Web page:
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Dublin: 18 °C Tuesday 16 September, 2014

‘F**k FIFA’ – Brazilians protest at World Cup costs as Silva awaits redemption

Mikey Stafford reports from Rio, where the real fans cannot afford to attend matches in the flesh.

'FIFA gang' reads one protester's sign.
'FIFA gang' reads one protester's sign.
Image: AP/Press Association Images

Mikey Stafford reports from Rio de Janeiro.

THE LOSS OF Neymar has chipped away at the Brazilian psyche and their national sense of confidence, which had previously seemed to be coated in Kevlar.

Rumours abound that the 22-year-old will be able to play in the final should Brazil prevail over Germany tomorrow. It seems, when you’re grasping at straws, a fractured vertebrae can be overcome within a week if you are injected with enough painkillers.

Many fans simply don’t think Brazil can win without the Barcelona attacker and are happy to grasp at straws.

Then there is the appeal lodged against Thiago Silva’s booking against Colombia, which has ruled him out of the semi-final. There is certainly a case to be made for disciplinary records to be wiped after the group stage so that a player does not miss such an important game because of two bookings in five games, but that is not Brazil’s defence here.

In fact, it is hard to discern what their case is. Silva was booked for cynically and stupidly blocking Colombia goalkeeper David Ospina from taking a quick kick from his hands. It was as clear a yellow card as Xabi Alonso’s against Bayern Munich in the Champions League semi-final — and the appeal against his suspension was rejected by UEFA.

As yellow cards are rarely, if ever, overturned, Brazil’s appeal is either an act of desperation or an example of FIFA’s put-upon hosts rolling the dice.

There is no doubt FIFA owes a debt to Brazil, but Silva’s freedom is not the payment they should be seeking.

Soccer - FIFA World Cup 2014 - Quarter Final - Brazil v Colombia - Estadio Castelao

Silva is shown yellow against Colombia in the quarter-finals.

Source: PA Wire/Press Association Images

Yesterday morning on Copacabana beach, Rio de Paz (Rio for Peace) staged their latest eye-catching protest against the World Cup organisers. Twelve mannequins in Brazil jerseys were blindfolded and placed standing in the sand outside the Copacabana Palace Hotel, where FIFA’s top brass have been staying for the duration of the tournament.

Together with a sign saying, “People are not blind” the protest wants to highlight once more the astonishing amount of public money spent on hosting the World Cup — €2.7 billion on stadiums alone.

According to Forbes magazine FIFA, between TV revenue, marketing and merchandise, are expected to pull in revenue in the region of €3.75 billion from the World Cup. Their profit margins will be boosted after they negotiated a series of tax breaks that will cost the Brazilian government approximately €183 million.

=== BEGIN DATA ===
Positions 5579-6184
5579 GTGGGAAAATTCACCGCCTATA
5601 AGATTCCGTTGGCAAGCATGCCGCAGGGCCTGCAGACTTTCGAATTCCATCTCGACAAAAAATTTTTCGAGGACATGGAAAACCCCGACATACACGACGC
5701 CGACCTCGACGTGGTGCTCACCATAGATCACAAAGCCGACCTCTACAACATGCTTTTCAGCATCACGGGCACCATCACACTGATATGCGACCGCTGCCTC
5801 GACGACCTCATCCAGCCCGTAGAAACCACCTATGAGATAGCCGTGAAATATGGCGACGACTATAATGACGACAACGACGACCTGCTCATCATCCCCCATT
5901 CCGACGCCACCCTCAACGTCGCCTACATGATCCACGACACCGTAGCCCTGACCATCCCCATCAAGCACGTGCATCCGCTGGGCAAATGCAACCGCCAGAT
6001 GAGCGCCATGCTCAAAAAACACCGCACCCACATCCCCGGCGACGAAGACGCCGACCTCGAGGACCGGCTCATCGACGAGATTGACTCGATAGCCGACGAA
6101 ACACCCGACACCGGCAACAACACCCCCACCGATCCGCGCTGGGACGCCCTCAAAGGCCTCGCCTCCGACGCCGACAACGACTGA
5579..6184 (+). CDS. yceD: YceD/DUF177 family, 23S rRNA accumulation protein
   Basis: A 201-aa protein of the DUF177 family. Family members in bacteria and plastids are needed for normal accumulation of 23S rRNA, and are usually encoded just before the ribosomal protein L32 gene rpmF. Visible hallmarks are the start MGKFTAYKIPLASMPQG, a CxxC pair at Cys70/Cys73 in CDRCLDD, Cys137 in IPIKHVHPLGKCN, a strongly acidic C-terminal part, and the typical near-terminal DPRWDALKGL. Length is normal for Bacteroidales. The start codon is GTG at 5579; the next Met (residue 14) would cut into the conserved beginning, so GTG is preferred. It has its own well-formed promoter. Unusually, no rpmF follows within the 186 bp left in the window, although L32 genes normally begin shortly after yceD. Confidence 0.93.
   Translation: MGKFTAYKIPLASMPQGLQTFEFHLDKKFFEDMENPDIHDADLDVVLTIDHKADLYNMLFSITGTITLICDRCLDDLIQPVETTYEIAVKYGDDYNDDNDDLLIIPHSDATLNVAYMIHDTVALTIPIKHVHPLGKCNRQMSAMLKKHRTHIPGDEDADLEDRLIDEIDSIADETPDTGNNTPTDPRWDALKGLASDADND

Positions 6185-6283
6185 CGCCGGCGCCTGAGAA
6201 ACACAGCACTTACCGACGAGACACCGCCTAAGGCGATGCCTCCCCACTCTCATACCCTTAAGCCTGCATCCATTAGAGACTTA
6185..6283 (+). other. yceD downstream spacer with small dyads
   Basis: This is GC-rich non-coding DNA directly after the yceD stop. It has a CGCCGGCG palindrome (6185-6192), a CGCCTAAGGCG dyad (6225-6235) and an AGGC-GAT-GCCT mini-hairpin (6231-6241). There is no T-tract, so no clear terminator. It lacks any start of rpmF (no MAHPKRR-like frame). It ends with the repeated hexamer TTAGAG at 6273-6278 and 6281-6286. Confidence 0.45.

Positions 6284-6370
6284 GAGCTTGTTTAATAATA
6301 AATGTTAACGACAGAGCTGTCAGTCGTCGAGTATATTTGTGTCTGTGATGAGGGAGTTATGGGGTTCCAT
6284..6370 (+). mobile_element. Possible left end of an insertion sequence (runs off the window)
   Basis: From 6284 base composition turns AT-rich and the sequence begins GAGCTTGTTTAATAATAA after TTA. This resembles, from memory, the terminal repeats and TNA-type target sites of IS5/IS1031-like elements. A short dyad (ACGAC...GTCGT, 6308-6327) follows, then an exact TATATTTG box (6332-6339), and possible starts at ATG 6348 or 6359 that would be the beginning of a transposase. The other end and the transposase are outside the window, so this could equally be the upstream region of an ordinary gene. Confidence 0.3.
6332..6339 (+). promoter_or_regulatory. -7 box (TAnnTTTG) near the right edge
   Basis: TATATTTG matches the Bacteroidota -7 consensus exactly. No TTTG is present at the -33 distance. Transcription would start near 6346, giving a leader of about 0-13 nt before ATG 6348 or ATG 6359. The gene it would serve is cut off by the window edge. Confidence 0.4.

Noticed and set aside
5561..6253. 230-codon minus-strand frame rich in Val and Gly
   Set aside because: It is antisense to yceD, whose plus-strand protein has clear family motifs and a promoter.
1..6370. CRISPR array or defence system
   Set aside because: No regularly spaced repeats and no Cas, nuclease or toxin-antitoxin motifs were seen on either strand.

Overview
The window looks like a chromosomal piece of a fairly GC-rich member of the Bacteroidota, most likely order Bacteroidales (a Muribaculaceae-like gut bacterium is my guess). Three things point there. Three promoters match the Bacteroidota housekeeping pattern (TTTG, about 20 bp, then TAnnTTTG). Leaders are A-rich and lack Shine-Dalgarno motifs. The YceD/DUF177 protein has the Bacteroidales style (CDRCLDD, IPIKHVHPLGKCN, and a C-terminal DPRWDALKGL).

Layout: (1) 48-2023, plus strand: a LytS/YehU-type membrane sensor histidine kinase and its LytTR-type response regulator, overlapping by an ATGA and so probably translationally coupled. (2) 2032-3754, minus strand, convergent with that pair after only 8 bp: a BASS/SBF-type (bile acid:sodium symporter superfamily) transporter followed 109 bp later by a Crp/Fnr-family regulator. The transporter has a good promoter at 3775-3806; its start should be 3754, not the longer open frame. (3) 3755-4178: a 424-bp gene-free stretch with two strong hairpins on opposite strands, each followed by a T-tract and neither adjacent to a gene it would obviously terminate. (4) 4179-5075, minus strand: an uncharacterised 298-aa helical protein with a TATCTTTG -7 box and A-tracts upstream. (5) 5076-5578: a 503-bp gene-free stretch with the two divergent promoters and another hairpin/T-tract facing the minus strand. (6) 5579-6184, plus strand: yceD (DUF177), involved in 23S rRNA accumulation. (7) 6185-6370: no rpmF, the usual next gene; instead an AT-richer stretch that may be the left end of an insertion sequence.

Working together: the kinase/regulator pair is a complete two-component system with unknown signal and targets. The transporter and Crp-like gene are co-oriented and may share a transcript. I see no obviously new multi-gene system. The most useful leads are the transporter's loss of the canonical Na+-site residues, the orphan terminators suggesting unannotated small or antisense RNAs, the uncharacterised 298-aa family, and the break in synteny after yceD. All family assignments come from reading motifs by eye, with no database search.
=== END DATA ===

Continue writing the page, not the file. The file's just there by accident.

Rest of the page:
You wonder how many of the FIFA executive would even have noticed the protest outside their five-star, beach-front hotel. Judging by the motorcade that passed us on Rua Barata Ribeiro in the early evening, it seems several of the top brass had been out for the day.

We were making our way to the metro station in the company of a Brazilian man and his young daughter, who offered to show us where we were headed after he saw us chatting with a policeman.

He was telling us about his trip to Belfast in the nineties, when he took in a Linfield-Glentoran derby on Boxing Day. A fight broke out, of course, but he said he was used to such things occurring at the Maracana back then and he was not too perturbed.

He had been to Argentina’s Group F win over Bosnia at the famous stadium, redeveloped at a cost of €330 million, and was hoping he might be able to secure a ticket for the final — whether Brazil qualified or not.

Brazil Soccer WCup Protests

Rio locals are unhappy at the large-scale spending on the World Cup.

Source: AP/Press Association Images

Here was a proper football fan, a veteran of a Belfast “Big Two” Derby and regular visitor to the Maracana. A man who was contemplating spending a considerable amount of money on a final ticket, but he prefers to watch Brazil’s games on the street with his friends than go to the stadium.

Prices had ruled the traditional football fans — the regulars at the Maracana for club matches — out of attending World Cup games. “You look at the crowd and you would swear Brazil is a white country,” he said.

Then we heard the sirens and he picked up his daughter and told us FIFA were on their way. Sure enough four police motorbike outriders soon screamed down the street, ignoring the pedestrian crossing where scores of people were preparing to cross, followed by a 4x4 and two shiny, black, luxury Hyundais (no doubt president Sepp Blatter and Co wished Mercedes or BMW had outbid FIFA’s official car supplier from Korea).

As the convoy passed our companion started to boo loudly and others on the street joined in, “F*** FIFA!” shouted others, reading from the script spray-painted on walls all over the country.

The people certainly are not blind and the anger at the cost of this World Cup is felt strongly, even in the most affluent parts of Rio de Janeiro.

The people are not ignorant to the debt FIFA owes their country, but the expunging of a suspension for a player, even their captain, is not what is required.

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